LAFAYETTE, Ind. (WLFI) – Worldwide, a child is diagnosed with cancer every two seconds. But a group in Lafayette is trying to lower that number.
A group gathered at Nine Irish Brother’s on Sunday afternoon with one goal in mind: ending childhood cancer.
While some came out for the food, raffle prizes and music, some came out to make a point by shaving their heads.
“The children that have cancer often lose their hair because of treatments,” volunteer event organizer Heather Stenger said. “They don’t have a choice in that, but we do so we shave our heads to tell them we understand and we’re standing with you.”
The event raises money for St. Baldrick’s Foundation, which provides grants for childhood cancer research.
To this date, the foundation has shaved 450,000 heads and held over 10,000 events worldwide.
Stenger said she started working towards raising awareness as a way to honor her mother.
“She died very suddenly in 2013 and childhood cancer was her greatest charitable passion,” said Stenger. “So a year after she died my friends said they’d help me out and we started this event as a way to honor her memory and to continue on fighting for a cause that she really believed in.”
Stenger said she plans on having her head shaved to raise money to fight childhood cancer.
“We hope to see better treatments where kids maybe might not lose their hair, they might not get sick, more children will survive,” Stenger said.
Over the last three years, more than $30,000 has been raised at the event in Lafayette.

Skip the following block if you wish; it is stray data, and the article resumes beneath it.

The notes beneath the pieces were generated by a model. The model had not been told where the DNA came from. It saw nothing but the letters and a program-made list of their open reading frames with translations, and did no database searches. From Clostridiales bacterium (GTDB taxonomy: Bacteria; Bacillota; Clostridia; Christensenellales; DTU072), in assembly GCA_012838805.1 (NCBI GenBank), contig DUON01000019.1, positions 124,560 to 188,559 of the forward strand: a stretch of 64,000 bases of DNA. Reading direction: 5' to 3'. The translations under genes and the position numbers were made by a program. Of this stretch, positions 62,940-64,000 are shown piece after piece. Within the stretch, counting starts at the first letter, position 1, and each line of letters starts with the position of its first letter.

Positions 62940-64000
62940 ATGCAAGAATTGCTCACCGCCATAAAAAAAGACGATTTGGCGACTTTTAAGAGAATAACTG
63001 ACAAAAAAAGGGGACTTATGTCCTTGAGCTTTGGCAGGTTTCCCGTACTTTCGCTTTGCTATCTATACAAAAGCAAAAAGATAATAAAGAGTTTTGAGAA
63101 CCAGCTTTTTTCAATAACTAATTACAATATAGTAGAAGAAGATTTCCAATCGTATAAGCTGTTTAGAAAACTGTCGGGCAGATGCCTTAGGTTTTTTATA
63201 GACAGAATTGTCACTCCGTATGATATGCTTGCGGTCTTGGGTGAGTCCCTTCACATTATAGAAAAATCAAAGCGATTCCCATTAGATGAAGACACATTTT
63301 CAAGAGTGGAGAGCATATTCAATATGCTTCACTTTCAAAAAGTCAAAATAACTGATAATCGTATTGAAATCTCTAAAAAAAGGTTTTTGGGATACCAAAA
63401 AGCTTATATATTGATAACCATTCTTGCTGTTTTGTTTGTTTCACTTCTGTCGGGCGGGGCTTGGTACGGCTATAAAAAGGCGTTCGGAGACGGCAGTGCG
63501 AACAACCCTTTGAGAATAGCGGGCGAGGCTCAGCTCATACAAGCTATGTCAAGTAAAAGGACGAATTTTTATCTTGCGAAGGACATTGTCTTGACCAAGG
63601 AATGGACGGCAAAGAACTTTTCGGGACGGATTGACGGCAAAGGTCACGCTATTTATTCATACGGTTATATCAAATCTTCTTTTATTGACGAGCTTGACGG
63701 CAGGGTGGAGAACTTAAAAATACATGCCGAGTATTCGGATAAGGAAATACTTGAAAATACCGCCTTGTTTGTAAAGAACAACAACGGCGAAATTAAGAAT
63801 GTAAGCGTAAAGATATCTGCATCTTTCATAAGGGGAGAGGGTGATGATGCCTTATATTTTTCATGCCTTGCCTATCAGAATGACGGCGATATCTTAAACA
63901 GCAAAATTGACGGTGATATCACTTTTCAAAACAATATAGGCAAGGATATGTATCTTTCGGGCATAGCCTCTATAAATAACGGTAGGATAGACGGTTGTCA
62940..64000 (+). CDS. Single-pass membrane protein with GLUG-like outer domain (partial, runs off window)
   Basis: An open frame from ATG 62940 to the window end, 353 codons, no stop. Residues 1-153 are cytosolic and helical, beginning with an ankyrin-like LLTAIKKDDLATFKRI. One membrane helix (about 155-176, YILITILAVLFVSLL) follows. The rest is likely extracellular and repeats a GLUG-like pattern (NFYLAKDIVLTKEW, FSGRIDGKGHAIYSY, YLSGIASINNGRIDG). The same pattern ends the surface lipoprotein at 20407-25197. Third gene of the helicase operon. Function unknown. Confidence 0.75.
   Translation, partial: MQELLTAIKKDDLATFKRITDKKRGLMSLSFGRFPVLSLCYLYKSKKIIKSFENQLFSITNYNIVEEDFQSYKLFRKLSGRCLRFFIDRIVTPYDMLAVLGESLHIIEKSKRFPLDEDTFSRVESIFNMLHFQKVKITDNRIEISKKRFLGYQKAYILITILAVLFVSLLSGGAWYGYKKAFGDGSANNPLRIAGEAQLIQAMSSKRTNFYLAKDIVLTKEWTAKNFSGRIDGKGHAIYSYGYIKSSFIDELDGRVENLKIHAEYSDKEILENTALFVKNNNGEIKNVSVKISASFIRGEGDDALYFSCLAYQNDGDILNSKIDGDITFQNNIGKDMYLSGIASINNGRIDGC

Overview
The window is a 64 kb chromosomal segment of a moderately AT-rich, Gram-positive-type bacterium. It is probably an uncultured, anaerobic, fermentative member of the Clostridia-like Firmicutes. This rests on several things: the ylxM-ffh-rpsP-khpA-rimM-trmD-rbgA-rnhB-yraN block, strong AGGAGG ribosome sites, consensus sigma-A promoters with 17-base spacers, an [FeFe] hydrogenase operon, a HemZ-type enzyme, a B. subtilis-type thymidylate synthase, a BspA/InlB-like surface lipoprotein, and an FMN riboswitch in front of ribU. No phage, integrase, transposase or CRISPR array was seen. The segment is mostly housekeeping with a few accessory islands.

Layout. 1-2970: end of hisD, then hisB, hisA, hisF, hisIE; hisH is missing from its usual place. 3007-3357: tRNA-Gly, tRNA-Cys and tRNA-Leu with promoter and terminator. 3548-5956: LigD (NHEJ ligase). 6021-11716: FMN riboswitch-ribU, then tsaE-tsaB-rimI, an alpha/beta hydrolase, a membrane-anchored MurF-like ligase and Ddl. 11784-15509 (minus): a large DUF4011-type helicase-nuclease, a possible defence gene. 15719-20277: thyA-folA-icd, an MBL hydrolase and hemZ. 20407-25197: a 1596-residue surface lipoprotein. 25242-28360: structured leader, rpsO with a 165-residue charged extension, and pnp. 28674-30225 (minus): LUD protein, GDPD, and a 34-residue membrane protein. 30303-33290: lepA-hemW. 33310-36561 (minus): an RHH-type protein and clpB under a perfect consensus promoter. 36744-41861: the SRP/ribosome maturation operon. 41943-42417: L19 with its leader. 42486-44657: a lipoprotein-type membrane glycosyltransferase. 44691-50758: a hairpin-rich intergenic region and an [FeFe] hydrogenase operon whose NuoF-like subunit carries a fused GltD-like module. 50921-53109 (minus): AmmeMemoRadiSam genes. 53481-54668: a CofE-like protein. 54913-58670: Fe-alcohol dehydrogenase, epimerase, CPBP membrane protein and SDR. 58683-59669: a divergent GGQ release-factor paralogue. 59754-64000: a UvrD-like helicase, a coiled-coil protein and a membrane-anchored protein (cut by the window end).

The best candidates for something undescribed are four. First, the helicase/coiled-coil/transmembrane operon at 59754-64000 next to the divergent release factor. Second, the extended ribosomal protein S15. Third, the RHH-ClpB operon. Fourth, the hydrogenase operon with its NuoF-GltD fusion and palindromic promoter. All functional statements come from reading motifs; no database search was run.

Stenger said the goal for this year was to raise $6,000. At this point, they are well over $9,000, with more to come on Sunday.
Renee Poselwait is a first-time “shavee” and was ready to have her head shaved.
“A little nervous, but excited. And my hair has been growing out since the end of March, I’m ready for it to come off,” said Poselwait.
Colleen Sheehy was diagnosed with Thyroid cancer when she was 16.
She raised nearly $5,000 this year for childhood cancer research.
“I heard about St. Baldrick’s and the opportunity to raise money for children who do receive diagnoses more severe than mine and by no choice of their own, lose their hair,” Sheehy said. “I wanted to jump in and help right away.”
She also braved the scissors and clippers and had her head shaved. She even donated her hair.
“I’ve been extremely humbled by the amount of support people have extended,” said Sheehy. “It just makes me feel like the cause is very special and like what I care about the event is also very special to other people.”
Stenger said, “Every little bit that we can do can help children across the country, across the world, and right here in our own community.”
Stenger said she anticipated over 100 people to have attended this year’s fundraiser.